Of course, if Russell had been playing well, Townsend may have had a harder decision to make. As it was, the Glasgow star’s form remains a source of concern.

‘Yeah, he missed touch a couple of times, but the good thing about Finn is he realises that happens,’ said Laidlaw.

‘He still had a lot of good touches within the game, his attacking game, so he’ll go away from it (and think about it). It was a difficult game for everybody down in Wales.

‘He’ll go away and analyse the game and everybody round about him will help him.

‘We’ll get going for two weeks’ time against England. He’s a classy operator and he just needs time in the saddle to get going in the Six Nations. For 40 minutes today he did a lot of good things, as well.’

Now, the Scots move on. There had been questions over whether Townsend had a ‘Plan B’ and they seem to have been answered. However, England will bring an altogether different challenge. It’s one Laidlaw wants to meet head on.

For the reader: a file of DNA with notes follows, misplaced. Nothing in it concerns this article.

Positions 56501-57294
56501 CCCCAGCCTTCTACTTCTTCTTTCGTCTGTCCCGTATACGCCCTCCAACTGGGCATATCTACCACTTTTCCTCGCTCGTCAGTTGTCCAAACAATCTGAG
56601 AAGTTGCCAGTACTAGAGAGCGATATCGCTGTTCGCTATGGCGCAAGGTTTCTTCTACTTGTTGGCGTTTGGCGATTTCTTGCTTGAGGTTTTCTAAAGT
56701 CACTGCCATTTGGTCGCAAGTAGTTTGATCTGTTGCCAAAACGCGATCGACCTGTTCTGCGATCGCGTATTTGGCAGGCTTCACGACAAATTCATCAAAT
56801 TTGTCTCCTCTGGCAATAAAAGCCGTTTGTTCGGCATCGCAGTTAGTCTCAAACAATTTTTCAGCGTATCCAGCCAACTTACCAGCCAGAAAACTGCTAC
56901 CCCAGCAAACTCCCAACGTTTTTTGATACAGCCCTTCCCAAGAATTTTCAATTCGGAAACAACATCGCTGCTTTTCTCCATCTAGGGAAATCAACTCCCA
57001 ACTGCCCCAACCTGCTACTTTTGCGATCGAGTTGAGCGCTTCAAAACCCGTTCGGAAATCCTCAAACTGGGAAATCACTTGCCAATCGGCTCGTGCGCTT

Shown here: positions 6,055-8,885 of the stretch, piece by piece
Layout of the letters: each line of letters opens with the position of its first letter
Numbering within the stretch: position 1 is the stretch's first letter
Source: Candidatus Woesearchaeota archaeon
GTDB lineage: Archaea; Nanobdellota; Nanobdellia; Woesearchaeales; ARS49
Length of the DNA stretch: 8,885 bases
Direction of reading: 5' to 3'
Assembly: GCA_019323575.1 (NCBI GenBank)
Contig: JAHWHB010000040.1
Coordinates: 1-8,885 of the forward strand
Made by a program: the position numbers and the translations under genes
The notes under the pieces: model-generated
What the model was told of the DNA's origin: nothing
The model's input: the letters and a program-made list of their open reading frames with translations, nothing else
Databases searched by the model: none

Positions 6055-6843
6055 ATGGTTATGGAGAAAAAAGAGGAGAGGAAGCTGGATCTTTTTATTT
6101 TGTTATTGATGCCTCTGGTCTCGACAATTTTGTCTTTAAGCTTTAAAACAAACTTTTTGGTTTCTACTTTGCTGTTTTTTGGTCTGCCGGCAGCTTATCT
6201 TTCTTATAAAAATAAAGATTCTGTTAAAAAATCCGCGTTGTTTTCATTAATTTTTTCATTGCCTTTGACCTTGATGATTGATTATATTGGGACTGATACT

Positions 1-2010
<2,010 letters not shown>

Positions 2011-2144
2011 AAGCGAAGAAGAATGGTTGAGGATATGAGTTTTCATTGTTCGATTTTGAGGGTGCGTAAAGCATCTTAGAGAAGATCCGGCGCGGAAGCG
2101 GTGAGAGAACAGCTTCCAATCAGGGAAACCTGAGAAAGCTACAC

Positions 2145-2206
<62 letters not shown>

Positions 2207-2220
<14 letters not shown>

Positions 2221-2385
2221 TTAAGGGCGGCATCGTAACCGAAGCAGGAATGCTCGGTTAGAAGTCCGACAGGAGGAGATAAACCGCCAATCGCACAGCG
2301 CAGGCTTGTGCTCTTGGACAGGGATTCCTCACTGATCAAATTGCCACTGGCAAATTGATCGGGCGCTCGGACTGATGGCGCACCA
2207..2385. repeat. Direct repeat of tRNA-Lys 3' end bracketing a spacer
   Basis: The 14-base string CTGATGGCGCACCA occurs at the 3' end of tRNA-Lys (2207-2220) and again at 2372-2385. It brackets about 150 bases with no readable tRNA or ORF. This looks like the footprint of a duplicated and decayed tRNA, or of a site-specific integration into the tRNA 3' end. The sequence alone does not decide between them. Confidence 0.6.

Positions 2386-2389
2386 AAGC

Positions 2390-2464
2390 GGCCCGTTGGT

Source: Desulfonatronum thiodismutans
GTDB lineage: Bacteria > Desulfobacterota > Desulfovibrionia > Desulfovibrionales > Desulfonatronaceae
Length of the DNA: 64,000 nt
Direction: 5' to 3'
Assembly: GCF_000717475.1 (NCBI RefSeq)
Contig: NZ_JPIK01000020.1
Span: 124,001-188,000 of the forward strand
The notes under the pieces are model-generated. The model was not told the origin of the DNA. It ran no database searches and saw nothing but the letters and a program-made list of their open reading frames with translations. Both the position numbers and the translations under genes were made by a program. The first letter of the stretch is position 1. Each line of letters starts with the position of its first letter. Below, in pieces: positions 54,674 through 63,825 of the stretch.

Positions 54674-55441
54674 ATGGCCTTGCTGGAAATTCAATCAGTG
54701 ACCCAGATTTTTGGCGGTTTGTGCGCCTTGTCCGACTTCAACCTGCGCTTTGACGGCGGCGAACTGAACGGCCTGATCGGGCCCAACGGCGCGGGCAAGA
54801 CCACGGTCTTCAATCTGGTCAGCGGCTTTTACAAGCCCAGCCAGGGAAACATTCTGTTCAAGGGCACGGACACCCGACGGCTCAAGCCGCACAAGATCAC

‘Yes, we do (feel we can beat anyone at Murrayfiel­d),’ he insisted. ‘That’s shown in our results.

‘We were only beaten in the last calendar year by New Zealand and that was a five-point margin. We feel we can beat anybody.

‘I think we’ll have to play better than we did today to beat England. They are a great team, they have shown what a great defence they have as well.

‘Again, we might have to look at some kicking options and play smartly when that one rolls around. For the minute, we’ll analyse ourselves in depth and come back better in a couple of weeks.

‘It’s going to be difficult but it’s a game — if we turn up and play the right rugby — we are going to be in it.’